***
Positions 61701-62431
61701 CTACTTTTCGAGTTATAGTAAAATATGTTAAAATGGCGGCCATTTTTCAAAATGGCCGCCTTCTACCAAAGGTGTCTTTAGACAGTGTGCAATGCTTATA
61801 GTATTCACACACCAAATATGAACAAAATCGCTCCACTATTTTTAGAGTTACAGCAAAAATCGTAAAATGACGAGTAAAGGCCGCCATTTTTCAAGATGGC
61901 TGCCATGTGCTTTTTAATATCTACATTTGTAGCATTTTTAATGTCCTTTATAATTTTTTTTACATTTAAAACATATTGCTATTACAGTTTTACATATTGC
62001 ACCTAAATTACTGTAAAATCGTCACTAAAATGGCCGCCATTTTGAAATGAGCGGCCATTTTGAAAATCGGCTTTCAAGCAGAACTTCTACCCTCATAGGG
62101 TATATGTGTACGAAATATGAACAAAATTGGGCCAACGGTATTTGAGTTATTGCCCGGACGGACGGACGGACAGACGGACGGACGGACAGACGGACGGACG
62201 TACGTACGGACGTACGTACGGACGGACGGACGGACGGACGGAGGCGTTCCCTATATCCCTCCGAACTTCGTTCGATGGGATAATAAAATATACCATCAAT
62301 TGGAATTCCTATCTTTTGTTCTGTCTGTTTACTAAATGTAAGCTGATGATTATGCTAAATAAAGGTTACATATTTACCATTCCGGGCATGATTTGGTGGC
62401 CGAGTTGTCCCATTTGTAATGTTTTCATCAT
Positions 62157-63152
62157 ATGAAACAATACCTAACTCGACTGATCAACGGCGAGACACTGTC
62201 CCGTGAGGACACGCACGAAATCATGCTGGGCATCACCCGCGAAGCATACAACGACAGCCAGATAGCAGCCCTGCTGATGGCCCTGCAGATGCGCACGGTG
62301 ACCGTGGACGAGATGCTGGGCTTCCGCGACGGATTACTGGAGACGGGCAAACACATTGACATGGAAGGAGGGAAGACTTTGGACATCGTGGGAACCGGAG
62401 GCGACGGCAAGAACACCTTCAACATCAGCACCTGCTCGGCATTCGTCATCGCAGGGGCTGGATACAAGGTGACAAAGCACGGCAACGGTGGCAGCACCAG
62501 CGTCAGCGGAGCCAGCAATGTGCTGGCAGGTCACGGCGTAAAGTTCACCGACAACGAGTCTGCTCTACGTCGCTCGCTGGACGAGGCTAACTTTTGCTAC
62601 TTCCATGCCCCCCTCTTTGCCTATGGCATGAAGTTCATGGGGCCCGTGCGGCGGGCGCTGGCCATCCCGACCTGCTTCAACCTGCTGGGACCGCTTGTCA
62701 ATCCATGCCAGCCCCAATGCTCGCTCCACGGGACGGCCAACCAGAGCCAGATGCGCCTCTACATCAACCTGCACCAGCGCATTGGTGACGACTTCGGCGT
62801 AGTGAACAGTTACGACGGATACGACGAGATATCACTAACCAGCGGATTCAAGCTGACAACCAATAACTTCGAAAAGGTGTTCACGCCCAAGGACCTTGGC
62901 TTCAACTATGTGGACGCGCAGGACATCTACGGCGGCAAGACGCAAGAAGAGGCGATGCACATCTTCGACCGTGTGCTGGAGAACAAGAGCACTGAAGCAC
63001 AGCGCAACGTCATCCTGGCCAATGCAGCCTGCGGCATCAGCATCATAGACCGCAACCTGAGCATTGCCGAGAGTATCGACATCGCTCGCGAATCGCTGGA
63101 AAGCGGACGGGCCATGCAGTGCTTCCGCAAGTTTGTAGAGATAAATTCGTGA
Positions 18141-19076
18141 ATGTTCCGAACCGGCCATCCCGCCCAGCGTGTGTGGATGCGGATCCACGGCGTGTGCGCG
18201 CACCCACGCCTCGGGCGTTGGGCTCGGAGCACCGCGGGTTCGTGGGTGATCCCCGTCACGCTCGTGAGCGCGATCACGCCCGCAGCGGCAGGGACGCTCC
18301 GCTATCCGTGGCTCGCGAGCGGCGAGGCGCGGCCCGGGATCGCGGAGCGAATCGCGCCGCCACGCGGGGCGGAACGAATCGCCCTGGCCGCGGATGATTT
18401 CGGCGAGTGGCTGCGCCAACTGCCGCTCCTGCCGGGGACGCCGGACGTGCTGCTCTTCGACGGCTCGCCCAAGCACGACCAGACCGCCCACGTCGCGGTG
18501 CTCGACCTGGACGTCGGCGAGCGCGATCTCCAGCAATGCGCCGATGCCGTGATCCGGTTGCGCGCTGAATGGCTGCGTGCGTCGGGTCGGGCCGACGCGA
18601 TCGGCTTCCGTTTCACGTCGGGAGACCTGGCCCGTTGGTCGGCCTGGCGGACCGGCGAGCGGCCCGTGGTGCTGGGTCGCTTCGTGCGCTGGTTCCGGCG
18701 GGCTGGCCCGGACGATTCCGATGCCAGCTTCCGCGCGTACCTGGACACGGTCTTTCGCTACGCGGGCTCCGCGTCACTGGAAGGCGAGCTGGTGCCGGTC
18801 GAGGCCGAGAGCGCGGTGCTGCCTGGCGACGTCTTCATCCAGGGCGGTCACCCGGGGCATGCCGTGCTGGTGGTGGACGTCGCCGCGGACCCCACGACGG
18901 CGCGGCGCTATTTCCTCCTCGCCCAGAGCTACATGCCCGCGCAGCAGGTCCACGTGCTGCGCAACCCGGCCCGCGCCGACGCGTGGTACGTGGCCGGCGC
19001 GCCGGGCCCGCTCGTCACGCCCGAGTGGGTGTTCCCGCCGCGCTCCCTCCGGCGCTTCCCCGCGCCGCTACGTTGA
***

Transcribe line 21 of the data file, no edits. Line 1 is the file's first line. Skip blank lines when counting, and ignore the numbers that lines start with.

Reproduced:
63101 AAGCGGACGGGCCATGCAGTGCTTCCGCAAGTTTGTAGAGATAAATTCGTGA